3D Print a NinjaFlex Magnetic Watch Band

Written by Justin R. Shook on September 17, 2015.
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Inserting magnets and other items to your 3D printed projects "mid-print" really adds a dimension to your maker skills. This guide will help you learn how to embed magnets into a custom watch band made out of the popular, flexible 3D printing material NinjaFlex. Before you get started make sure that your 3D printer extruder is not magnetic. Steel hot-ends will attract the embedded magnets in the print and most likely ruin your project.

CAUTION: Always use the proper safety equipment when working around 3D printers. For this tutorial, use safety glasses and gloves.

Materials:

  • 1Watch face
  • 2Neodymium Magnets
  • 1Steel sheet metal
  • 1NinjaFlex Filament
  • 1Glue Stick

Tools:

  • 3D Printer
  • Digital Calipers
  • Sketchbook (optional)
  • Pencil (optional)
  • CAD Software (optional)

Step 1: Measure Key Dimensions on the Watch Face

The first step in this project is deciding how involved you want to get. If you don't feel like doing any measuring or designing, skip straight to Step 5. If you're feeling pretty good about your 3D printing skills, grab a set of calipers and start gathering your materials. The most important measurements are the attachment points of the band to the watch. Not all watch bands are attached in the same way, so pay extra attention here on your strategy. Coincidentally, while writing this, I needed to design a watchband for the 3D printing community, Shapetizer. They sent me a watch that doesn're require metals pins for attachment of the band. From here, I measured the "T" of the attachment point and started designing.

How to Measure Critical Dimensions on Watch

Step 2: Exercise Your Creativity. Brainstorm. Hand Sketch.

If you're not a seasoned CAD designer, I always recommend to start out with a pencil sketch. It doesn't have to be pretty. It just needs to convey a point, theme, or idea so that you have a guide when you actually do sit in front of the computer. Sit down and enjoy this part. Seeing your creations go from sketch to real-life in the course of the day is the magic of 3D printing and why I fell in love with it in the first place.


3D Printed NinjaFlex Watch and Sketchbook

Step 3: Measure Magnets and Mating Metal Piece

Make sure to measure your magnets and mating piece of metal . You'll need to design some open space into your CAD model in order for your place the items into your print. My general rule of thumb is to round up all of your measurements to the nearest 0.5mm for simplicty. There is no point in using "14.56789mm" because most FDM 3D printers are only accurate to tenths of millimeters.


Step 4: Draw in CAD With Open Spaces

There are two critical things to consider here. First, is tolerance. I add another 0.5mm (or a width of a nozzle) of wiggle room from side to side, in the XY direction of any open space. That extra 0.5mm seems to make a huge difference for ease of assembly when you pause your print and insert the pieces. The other important thing to consider is layer size and embedded object thickness. Most 3D printers are very accurate in the Z-axis, so you don't need the extra 0.5mm like in the XY direction. Instead, if your magnet is for example, 2.5mm thick, and you're using 0.2mm layer height, then round to the nearest 0.2mm for your open space. That gives me a height of 2.6mm for my specific magnet.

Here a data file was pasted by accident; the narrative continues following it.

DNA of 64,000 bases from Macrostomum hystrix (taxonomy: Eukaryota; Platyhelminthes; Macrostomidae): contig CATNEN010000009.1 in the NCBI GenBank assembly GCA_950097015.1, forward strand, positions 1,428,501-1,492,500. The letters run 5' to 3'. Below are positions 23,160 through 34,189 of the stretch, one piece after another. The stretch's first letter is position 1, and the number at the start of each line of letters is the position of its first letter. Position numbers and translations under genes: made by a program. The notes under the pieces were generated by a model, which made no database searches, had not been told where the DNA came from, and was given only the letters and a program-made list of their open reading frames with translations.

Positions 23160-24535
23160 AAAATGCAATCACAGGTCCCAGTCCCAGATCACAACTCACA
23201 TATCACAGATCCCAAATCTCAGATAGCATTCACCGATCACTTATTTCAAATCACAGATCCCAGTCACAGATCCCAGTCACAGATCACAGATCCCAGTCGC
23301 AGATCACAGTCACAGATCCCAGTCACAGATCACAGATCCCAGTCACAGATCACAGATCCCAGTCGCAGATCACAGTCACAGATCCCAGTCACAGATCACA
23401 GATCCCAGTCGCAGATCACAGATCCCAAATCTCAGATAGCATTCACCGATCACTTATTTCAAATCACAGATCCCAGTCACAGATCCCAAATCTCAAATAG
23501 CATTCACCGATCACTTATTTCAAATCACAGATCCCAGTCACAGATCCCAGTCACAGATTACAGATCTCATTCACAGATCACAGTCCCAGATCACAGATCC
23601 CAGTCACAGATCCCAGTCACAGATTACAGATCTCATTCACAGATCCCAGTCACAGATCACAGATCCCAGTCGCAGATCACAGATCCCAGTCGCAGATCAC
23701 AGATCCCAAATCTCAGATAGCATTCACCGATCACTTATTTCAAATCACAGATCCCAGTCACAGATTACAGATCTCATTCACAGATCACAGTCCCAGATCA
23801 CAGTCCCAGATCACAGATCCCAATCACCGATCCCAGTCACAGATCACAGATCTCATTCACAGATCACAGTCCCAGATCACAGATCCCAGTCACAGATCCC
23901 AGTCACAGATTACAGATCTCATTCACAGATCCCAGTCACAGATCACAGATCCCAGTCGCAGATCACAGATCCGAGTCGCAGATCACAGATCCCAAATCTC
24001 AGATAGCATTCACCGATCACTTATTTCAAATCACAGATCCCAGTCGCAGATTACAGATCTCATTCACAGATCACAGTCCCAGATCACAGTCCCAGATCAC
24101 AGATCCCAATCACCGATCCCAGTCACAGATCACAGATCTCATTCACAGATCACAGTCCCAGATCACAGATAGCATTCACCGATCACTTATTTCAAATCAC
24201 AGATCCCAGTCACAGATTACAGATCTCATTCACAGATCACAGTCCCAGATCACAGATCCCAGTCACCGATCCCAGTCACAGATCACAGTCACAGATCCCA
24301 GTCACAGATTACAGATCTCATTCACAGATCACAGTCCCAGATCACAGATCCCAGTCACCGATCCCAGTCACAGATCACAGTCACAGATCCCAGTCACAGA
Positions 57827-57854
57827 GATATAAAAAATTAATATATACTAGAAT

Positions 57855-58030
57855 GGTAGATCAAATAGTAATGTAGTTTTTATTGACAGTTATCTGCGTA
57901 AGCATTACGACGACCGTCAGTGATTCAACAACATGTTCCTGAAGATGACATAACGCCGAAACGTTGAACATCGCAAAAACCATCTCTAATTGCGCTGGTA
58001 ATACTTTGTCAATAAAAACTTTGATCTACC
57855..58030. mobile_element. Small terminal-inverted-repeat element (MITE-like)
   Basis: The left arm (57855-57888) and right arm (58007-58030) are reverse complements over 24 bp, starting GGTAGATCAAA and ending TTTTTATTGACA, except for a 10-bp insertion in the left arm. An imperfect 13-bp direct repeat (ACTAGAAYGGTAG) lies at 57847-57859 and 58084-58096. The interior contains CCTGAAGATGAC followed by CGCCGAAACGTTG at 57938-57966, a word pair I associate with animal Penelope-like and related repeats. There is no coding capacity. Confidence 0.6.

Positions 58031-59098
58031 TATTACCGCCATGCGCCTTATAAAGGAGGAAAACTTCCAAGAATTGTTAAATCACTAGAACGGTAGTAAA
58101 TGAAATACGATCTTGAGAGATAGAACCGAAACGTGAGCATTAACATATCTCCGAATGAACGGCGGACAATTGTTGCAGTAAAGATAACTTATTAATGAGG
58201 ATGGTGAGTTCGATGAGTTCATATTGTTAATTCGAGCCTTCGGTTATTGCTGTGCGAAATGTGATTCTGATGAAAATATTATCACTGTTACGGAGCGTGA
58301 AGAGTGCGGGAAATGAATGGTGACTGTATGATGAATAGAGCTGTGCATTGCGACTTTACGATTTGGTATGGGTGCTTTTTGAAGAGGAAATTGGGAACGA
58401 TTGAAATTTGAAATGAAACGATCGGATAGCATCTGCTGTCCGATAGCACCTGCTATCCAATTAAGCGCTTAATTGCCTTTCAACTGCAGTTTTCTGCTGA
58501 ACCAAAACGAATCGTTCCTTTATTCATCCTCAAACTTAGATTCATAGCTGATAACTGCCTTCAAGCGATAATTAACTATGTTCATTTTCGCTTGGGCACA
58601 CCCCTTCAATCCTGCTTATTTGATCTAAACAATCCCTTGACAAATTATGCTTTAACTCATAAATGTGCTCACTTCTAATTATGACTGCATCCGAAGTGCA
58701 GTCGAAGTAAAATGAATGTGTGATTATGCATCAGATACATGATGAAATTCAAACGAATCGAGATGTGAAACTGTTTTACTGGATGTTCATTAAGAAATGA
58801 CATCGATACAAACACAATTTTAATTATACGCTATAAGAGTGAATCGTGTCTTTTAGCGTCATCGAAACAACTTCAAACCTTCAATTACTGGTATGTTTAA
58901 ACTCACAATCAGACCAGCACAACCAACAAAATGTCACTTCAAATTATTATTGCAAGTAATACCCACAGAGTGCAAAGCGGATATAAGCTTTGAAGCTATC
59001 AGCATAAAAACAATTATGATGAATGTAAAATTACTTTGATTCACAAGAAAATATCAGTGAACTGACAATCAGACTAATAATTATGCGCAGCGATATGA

CAD Design Space for 3D Printing

Step 5: Save an .STL, Slice, and Start Printing

Ninjaflex is notoriously finicky when it comes to figuring out the right print settings. On top of that, there are things that I've found that the material simply will not do. The most important, is bridging. Avoid bridging and overhangs like the plague. As far as print preparation goes, I've found that putting a fresh layer of glue stick on the print bed ensures adhesion for that critical first layer. For other settings, the NinjaFlex website lays it out well, but some settings are way too vague or overstated in some cases. This is most likely due to the sheer amount of FDM printers avaialable. But, don't worry. Here's a nice little table describing my settings for my Prusa i2.

NinjaFlex Print Settings

Layer Height 0.2 mm Flow 130%
First Layer Speed 12 mm/s Speed 18 mm/s
Ext. Temperature 220 C Bed. Temperature 45 C

Step 6: Prepare the Embedded Item

Sometimes the Ninjaflex doesn't want to bond to the embedded objects. This can ruin your print and make a mess. The way I prepare my magnets and other sheet metal parts is by lightly coating them with some glue stick. I'm sure other adhesives would work fine as well, but leave a comment if you find something else that works better. Glue stick isn't perfect by any means.

Prepare Magent With Adhesive

Step 7: Pause the Print and Insert the Items

Make sure to wear gloves for this part since the print bed and material will be hot. Insert your magnets and/or sheet metal and make sure to firmly presss the items down so that they sit flat. Once complete, resume your print and make sure the NinjaFlex adheres to the embedded objects properly.

Pause the 3D Print to Insert Magnet 1 Pause the 3D Print to Insert Magnet 2

Step 7: Assemble the Watch and Test it Out!

Try on your creation. See how it feels and take note of anything that you want to change. 3D printing allows for fast iterations. The more iterations you make, the better your design will be in the end. From there, customize the band with a personalized design. Use a different color of NinjaFlex. Make it wider, thinner, or anything else your imagination can come up with. Don't forget to leave a comment and share!

Finished 3D printed watch band on wrist Finished 3D printed watch band from bottom, crossed Finished 3D printed watch band from bottom, straight
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